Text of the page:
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Naltrexone for Alcohol Use Disorder

Peter Manza, PhD profile image
By Peter Manza, PhD • Updated Mar 25, 2023 • 6 cited sources

Naltrexone is an opioid antagonist medication that is capable of blocking receptors used by drugs like heroin and OxyContin. But the medication also helps to reduce feelings of euphoria caused by alcohol. 

Since it’s proven effective in treating alcohol use disorder (AUD), naltrexone is approved by the U.S. Food and Drug Administration for this purpose.[1] If you’re struggling to stop drinking, your doctor might write you a prescription for this medication.

Medications for Alcohol Use Disorder 

Medications for substance use disorder treatment involves using a prescription along with counseling to help people maintain sobriety. While it’s an effective way to treat alcohol use disorder (AUD), far too few people get this form of help. 

Medications are especially helpful in treating people with the following characteristics:[2]

  • Severe AUD symptoms: Strong cravings could indicate that you need a more robust treatment plan. 
  • Relapse to drinking: If you tried to stop drinking and returned to it, you may need help from medications. 
  • Resistance to therapy: If you’re using therapy and still feel overwhelming cravings, medications might help. 

While medications are helpful for people with AUD, few doctors prescribe it. In fact, experts say less than 10% of people with AUD are prescribed medications.[3]

Treatment programs work. About a third of people who get AUD treatment have no more symptoms a year later. Many others cut back significantly on their alcohol intake.[4] 

What Is Naltrexone?

Chemists developed naltrexone in 1963, but it wasn’t associated with alcohol recovery until the 1980s. A chemist was experimenting with rats and discovered that administering the medication helped them stop drinking.[1] Since then, many people have used naltrexone in medication-based treatment programs for AUD. 

Naltrexone is primarily administered in two forms:

  • Pills taken daily
  • Injections provided monthly 

Some people use naltrexone during the early stages of recovery when their willpower to stop drinking is at its lowest point. Others use the medication for longer periods to ensure that they maintain sobriety. 

How Does Naltrexone Work?

Alcohol causes a chemical chain reaction within the brain, triggering feelings of relaxation and euphoria. Naltrexone works by blocking the receptors where these changes originate.[1] 

Drinking alcohol while taking naltrexone won’t make you feel sick. But drinking alcohol while on naltrexone won’t make you drunk either. With euphoric chain reactions blocked, most people feel very little or no euphoria from drinking while on naltrexone. 

Researchers say naltrexone keeps people from drinking because they experience less euphoria when they do so. Their alcohol becomes less rewarding, so they’re less likely to do it.[5] In time, cravings fade and people gain control over their habits. 

Naltrexone isn’t euphoric or addictive. People don’t become dependent on it, and they can’t misuse it. But it can keep them from drinking too much.

Naltrexone in Treating AUD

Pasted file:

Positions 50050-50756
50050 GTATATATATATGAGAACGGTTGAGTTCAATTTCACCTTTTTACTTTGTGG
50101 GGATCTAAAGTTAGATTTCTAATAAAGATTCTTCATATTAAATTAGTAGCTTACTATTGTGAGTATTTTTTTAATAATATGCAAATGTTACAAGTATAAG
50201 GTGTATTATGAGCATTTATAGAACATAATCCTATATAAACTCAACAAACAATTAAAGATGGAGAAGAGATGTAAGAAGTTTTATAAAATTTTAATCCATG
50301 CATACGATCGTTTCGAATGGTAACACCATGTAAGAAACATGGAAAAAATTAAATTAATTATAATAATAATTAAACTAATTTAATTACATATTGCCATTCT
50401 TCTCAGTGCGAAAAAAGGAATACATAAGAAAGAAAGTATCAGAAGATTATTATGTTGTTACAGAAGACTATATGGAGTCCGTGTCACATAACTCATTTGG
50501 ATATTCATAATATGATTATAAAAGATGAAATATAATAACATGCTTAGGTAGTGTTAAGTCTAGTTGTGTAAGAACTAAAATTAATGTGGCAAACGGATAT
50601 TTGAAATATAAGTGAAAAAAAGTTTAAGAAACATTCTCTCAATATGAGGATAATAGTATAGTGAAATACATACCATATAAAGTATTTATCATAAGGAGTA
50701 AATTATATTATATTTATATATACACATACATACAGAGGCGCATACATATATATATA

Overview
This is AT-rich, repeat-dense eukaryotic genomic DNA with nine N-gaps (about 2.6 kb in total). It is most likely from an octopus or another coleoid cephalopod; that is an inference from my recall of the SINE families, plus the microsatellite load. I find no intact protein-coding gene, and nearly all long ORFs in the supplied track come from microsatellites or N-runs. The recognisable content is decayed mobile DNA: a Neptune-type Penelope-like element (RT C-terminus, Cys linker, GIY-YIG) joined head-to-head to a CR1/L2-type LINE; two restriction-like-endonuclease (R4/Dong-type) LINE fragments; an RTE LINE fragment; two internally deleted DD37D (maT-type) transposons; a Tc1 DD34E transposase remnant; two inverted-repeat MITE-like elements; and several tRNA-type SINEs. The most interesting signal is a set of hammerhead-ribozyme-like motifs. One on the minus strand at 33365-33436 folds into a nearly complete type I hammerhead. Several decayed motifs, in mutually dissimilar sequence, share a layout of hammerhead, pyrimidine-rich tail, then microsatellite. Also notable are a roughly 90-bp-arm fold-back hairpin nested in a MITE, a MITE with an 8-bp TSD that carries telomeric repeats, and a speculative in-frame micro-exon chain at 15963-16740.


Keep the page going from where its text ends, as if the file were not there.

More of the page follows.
Naltrexone doesn’t address alcohol withdrawal symptoms, so it can’t make you feel less sick when you stop drinking. It’s proven to help some people stop or reduce their drinking. 

Your naltrexone dose can break the link between sipping alcohol and feeling good. As that connection fades, you might be more likely to participate in your therapy sessions or attend your support group meetings. In time, you may stop drinking altogether. 

Researchers say the naltrexone pill, when taken daily, can help people stop drinking or drink less often.[6] The monthly shot requires more research, they say, but people committed to taking their pill every day tend to benefit from it. 

In a comparative study, researchers found that naltrexone was more effective than other medications in decreasing cravings and drinking episodes.[5] They suggested that this medication could be useful for people struggling with alcohol use disorder. 

If you are dealing with AUD, talk to your doctor about whether MAT with naltrexone could be right for you.

By Peter Manza, PhD

Peter Manza, PhD received his BA in Psychology and Biology from the University of Rochester and his PhD in Integrative Neuroscience at Stony Brook University. He is currently working as a research scientist in Washington, DC. His research focuses on the role ... Read More

  1. Naltrexone. StatPearls. June 2022. Accessed March 2023.
  2. Medication for the Treatment of Alcohol Use Disorder: A Brief Guide. Substance Abuse and Mental Health Services Administration. 2015. Accessed March 2023.
  3. Medications for Alcohol Use Disorder. American Family Physician. 2016. Accessed March 2023.
  4. Treatment for Alcohol Problems: Finding and Getting Help. National Institute on Alcohol Abuse and Alcoholism. October 2022. Accessed March 2023.
  5. A Comparative Study on the Safety and Efficacy of Naltrexone Versus Baclofen Versus Acamprosate in the Management of Alcohol Dependence. Indian Journal of Psychiatry. November 2020. Accessed March 2023.
  6. Medicines to Treat Alcohol Use Disorder. Agency for Healthcare Research and Quality. February 2016. Accessed March 2023.

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